Balochistan’s unforgiving landscape and fiercely independent peoples have made it perilous to invade and – until the discovery of natural gas – unrewarding to rule. Even today, the writ of the government is light at best, and its inhabitants regard themselves as among the toughest and bravest people on earth. These factors collide to make Balochistan one of contemporary Pakistan’s prime political flashpoints.
Evidence from Mehrgarh – the oldest known archaeological site on the subcontinent – and elsewhere indicates that Balochistan was inhabited as early as the Stone Age and was part of an ancient line of communication between the Indus Valley and Persia, and then Mesopotamia.
Cyrus the Great conquered the inhospitable coastal belt known as the Makran in the 6th century BC. The Persians subsequently went on to rule all of Balochistan until Alexander the Great tore through in 330 BC, although even that great figure ran into trouble here, beaten by the desert rather than the locals.
In subsequent times the region encountered numerous power shifts that included the Kushans, Arabs, Mongols, Persians and Mughals. A unity of sorts coalesced around the Khans of Kalat in the 15th century, which prevailed until the British arrived in the mid-1800s.
Following a disastrous war in Afghanistan in the 1840s, the British moved on Balochistan to protect their back door to India, but didn’t formally declare the region British territory until 1887. Following this, Balochistan was established as an agency under the direct responsibility of the governor general of India, and was ruled with the lightest of touches. Balochi feudal chiefs retained considerable control over the administration of tribal justice, collection of revenue and levying of tribal armies, while the British controlled courts of appeal and arbitrated in intertribal disputes.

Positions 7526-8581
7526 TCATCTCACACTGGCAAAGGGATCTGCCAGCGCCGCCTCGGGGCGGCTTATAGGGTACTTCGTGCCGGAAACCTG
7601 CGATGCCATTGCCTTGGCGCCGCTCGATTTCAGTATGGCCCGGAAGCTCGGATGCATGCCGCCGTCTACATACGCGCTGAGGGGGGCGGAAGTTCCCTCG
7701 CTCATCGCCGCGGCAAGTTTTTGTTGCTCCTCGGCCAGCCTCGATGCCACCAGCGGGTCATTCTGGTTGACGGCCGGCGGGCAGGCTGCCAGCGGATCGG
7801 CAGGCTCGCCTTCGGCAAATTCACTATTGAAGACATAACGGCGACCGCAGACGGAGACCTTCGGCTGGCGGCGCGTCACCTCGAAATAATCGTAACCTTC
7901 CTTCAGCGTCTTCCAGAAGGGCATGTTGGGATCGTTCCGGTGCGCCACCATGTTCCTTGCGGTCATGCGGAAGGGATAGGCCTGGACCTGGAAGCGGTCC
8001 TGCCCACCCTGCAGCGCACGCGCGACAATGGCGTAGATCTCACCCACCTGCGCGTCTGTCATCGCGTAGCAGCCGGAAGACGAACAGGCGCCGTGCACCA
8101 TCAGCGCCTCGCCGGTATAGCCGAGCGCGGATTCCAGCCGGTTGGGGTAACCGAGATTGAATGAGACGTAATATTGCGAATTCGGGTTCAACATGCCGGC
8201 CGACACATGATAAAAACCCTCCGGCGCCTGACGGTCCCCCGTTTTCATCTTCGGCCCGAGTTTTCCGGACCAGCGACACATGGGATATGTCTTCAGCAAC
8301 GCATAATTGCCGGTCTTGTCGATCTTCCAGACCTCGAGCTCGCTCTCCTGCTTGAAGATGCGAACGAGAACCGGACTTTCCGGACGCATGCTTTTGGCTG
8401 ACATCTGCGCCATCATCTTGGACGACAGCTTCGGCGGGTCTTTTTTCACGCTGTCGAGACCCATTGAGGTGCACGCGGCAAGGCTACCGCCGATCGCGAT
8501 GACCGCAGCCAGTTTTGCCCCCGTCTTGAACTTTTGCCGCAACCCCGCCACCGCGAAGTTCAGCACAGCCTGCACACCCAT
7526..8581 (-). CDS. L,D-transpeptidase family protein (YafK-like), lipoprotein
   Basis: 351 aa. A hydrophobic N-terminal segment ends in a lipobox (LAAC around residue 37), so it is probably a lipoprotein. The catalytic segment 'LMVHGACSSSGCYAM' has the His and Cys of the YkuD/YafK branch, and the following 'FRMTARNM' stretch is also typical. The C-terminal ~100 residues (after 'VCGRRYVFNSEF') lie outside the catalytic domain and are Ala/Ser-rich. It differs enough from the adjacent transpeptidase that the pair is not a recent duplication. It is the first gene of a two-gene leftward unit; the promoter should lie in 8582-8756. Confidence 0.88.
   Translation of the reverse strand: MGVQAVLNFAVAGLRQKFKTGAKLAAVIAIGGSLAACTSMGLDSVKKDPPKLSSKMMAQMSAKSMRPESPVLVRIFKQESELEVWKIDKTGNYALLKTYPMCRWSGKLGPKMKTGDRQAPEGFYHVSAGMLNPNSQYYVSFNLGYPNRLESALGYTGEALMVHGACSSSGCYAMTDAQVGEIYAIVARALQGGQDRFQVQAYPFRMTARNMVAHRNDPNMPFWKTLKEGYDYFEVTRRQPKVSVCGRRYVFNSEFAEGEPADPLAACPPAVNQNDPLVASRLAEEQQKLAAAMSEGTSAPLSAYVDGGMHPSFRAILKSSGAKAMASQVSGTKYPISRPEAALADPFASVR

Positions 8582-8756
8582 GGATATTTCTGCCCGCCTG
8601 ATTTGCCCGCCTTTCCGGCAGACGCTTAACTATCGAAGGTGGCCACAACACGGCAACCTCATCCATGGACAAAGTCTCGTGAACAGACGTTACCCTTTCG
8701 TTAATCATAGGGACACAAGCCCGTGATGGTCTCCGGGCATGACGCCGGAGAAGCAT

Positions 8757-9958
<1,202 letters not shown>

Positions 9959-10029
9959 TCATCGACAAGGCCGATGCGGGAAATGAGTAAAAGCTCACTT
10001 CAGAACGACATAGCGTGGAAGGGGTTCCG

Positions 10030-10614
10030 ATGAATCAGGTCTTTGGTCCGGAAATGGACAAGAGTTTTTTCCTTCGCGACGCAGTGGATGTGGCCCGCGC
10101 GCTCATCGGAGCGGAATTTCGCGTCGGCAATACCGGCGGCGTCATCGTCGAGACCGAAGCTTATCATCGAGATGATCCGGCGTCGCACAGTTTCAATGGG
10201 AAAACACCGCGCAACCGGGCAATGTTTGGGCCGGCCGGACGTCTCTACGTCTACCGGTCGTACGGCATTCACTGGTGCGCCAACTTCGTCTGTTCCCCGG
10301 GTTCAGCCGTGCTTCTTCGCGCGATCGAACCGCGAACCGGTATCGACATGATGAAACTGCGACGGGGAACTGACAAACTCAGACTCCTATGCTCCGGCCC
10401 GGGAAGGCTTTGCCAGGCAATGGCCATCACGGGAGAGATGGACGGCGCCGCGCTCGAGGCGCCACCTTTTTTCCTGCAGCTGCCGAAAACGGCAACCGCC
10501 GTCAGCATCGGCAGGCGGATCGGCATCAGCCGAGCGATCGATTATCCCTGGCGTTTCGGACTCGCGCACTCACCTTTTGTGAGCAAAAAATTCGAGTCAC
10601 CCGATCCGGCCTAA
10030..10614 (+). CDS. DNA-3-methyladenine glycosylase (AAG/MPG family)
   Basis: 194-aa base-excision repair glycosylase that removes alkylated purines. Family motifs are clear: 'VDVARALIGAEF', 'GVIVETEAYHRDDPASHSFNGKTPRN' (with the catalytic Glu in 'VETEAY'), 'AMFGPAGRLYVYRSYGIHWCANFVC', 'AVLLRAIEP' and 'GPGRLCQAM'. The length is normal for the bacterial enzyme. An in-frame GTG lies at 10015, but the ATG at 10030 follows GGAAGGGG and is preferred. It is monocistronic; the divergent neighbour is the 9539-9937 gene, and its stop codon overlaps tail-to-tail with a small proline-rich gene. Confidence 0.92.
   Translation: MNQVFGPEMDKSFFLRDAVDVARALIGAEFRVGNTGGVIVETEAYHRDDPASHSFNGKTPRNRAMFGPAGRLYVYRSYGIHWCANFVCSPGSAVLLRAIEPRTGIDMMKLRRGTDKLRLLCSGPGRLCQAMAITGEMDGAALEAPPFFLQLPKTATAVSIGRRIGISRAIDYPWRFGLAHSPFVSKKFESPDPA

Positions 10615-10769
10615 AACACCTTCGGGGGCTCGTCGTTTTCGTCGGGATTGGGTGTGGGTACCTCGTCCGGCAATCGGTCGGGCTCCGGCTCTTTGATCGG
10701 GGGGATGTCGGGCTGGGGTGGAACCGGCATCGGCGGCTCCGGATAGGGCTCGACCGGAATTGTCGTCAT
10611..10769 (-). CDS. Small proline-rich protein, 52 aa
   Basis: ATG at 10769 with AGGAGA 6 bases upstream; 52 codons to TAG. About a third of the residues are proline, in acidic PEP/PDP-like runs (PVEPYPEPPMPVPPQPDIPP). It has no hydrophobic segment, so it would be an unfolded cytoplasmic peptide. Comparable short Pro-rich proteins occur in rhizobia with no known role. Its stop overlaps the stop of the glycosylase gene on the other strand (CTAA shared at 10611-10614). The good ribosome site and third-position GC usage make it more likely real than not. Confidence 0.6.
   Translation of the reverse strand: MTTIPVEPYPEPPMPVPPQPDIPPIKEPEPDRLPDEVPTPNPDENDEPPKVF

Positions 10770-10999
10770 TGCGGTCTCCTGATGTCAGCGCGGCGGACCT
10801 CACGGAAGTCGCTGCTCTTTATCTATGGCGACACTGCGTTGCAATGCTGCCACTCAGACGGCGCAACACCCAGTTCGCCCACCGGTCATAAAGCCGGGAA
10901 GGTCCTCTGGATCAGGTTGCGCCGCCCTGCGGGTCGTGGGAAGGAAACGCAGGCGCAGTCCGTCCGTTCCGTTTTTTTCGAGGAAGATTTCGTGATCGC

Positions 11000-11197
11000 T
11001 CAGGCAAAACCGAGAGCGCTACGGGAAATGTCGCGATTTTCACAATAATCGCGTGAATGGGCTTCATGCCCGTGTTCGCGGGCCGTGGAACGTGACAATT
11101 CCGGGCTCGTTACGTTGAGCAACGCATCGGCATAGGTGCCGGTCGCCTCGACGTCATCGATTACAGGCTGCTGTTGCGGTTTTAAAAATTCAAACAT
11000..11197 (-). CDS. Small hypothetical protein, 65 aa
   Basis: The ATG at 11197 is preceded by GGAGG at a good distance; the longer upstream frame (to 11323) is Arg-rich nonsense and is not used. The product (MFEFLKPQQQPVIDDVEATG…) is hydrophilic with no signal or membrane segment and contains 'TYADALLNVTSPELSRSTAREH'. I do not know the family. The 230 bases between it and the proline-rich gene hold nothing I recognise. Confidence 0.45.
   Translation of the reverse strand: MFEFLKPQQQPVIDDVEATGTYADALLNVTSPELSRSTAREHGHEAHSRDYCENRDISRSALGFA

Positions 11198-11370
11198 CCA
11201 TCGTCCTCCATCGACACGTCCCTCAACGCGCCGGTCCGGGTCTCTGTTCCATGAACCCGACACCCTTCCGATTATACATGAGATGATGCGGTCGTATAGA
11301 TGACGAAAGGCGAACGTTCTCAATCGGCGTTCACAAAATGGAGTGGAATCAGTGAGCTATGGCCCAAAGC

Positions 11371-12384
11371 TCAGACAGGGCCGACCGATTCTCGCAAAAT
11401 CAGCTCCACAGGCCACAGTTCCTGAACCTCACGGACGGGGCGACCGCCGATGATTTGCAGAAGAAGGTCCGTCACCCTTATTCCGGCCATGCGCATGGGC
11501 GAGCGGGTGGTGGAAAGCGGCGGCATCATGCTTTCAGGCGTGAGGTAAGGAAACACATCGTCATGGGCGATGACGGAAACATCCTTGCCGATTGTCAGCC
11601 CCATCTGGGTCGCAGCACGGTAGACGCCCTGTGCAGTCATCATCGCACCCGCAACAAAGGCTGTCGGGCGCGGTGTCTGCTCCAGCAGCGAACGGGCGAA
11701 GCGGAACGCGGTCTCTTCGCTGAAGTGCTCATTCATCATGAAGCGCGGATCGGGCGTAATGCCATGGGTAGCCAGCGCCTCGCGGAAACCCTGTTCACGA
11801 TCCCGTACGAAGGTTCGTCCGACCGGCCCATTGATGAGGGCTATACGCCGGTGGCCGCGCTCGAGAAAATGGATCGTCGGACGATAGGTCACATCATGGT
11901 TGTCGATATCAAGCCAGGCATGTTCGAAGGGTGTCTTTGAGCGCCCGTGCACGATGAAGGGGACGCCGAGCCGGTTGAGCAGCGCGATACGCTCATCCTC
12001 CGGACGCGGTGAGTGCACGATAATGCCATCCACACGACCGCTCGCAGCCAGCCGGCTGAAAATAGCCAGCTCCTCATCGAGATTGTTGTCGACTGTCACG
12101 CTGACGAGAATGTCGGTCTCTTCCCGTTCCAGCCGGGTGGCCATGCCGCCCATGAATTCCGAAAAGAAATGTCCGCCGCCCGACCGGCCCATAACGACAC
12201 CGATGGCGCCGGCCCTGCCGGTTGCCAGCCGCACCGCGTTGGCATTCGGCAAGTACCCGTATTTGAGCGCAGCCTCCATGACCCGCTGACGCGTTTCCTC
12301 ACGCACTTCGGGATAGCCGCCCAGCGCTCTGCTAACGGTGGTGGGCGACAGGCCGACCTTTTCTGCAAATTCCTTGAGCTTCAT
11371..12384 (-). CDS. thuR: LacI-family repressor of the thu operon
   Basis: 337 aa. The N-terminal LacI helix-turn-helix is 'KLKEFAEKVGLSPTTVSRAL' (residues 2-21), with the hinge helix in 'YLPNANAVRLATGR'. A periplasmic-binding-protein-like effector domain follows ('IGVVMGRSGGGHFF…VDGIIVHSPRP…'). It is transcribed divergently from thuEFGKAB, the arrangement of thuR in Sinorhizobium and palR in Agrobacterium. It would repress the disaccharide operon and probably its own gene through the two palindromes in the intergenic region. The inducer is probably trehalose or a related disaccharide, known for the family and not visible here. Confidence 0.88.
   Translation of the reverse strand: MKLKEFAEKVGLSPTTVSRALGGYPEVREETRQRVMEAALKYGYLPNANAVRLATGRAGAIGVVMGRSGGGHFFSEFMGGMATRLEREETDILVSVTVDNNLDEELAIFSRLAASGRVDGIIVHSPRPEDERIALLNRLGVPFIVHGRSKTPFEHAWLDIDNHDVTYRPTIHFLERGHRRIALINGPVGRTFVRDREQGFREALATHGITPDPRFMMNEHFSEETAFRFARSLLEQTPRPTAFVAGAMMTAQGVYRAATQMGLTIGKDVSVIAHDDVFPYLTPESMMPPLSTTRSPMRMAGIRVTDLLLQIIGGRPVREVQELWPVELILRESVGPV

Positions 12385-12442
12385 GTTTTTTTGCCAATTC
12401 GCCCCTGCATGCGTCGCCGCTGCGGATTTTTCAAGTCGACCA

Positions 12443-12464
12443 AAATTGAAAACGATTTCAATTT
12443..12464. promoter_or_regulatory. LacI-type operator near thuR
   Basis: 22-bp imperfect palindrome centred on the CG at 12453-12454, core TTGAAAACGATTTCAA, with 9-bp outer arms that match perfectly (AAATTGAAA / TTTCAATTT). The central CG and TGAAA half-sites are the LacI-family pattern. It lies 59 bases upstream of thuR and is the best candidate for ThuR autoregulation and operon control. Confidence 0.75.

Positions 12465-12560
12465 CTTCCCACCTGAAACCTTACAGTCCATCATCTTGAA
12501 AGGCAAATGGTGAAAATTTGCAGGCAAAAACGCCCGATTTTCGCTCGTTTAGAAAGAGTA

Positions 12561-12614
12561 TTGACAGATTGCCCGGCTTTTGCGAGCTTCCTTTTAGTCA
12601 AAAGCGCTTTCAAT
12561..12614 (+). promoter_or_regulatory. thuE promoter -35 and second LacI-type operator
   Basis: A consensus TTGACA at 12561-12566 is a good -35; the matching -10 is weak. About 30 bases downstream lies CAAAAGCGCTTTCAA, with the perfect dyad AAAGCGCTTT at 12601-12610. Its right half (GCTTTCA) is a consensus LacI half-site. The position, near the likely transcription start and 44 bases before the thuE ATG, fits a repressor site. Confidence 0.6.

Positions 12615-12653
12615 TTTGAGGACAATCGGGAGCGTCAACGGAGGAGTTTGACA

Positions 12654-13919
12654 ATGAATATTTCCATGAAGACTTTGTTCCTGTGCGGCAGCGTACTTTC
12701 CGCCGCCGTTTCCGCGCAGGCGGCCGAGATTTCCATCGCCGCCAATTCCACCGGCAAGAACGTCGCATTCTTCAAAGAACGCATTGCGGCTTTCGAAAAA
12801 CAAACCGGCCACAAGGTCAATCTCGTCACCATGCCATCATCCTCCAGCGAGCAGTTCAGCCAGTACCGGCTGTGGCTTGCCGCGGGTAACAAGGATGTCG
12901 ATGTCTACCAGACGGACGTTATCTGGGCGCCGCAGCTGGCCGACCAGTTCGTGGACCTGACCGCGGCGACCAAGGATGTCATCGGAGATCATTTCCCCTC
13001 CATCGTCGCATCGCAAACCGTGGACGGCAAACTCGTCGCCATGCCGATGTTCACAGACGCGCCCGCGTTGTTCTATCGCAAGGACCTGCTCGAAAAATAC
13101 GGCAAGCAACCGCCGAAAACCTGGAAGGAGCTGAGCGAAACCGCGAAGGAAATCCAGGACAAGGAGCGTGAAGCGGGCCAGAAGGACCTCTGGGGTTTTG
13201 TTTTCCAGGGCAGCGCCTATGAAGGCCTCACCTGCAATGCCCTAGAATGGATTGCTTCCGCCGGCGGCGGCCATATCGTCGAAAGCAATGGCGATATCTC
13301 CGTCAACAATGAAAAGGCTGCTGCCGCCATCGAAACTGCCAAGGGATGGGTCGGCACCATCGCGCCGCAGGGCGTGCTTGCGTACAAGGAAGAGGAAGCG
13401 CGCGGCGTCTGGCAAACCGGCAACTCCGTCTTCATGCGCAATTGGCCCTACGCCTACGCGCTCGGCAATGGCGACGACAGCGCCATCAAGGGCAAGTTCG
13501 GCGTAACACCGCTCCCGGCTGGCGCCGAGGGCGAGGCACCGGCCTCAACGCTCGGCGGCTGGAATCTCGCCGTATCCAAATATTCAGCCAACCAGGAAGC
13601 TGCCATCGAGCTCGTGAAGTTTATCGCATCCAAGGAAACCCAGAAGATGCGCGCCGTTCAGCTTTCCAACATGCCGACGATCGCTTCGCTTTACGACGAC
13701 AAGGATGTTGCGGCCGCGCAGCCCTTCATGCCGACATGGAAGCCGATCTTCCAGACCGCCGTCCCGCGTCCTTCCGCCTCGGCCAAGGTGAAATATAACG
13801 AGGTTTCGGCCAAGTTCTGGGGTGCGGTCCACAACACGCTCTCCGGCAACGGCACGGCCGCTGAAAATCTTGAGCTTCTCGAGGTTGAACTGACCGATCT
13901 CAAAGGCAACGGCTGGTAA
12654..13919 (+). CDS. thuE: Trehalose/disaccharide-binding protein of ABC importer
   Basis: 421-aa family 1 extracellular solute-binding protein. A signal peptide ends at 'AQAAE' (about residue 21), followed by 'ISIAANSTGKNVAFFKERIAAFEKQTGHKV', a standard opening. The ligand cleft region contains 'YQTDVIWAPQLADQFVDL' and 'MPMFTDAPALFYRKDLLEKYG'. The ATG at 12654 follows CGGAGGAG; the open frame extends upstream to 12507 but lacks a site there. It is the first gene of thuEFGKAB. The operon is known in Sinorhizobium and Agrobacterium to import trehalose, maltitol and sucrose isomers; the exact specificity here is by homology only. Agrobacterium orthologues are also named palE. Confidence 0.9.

At the time of Partition in 1947, military coercion forced the tribal chiefs to give up their powers. However, with little investment in infrastructure both before and since Independence, central control over the province has remained weak, with intertribal fighting and instability a persistent theme of recent times.
The 1952 discovery of natural gas at Sui in east Balochistan only compounded matters. Balochis saw little dividend from their natural wealth and political alienation led to full-blown conflict in the 1970s that saw direct military rule imposed on the province. After two decades of relative calm, increased gas exploitation and political backsliding from Islamabad fanned the flames of discontent until insurgency broke out again in 2005. Widespread violence was only temporarily halted by the army’s killing of the Baloch nationalist leader Nawab Akbar Khan Bugti a year later, and the calamity of the huge floods that swept Balochistan in the summer of 2007.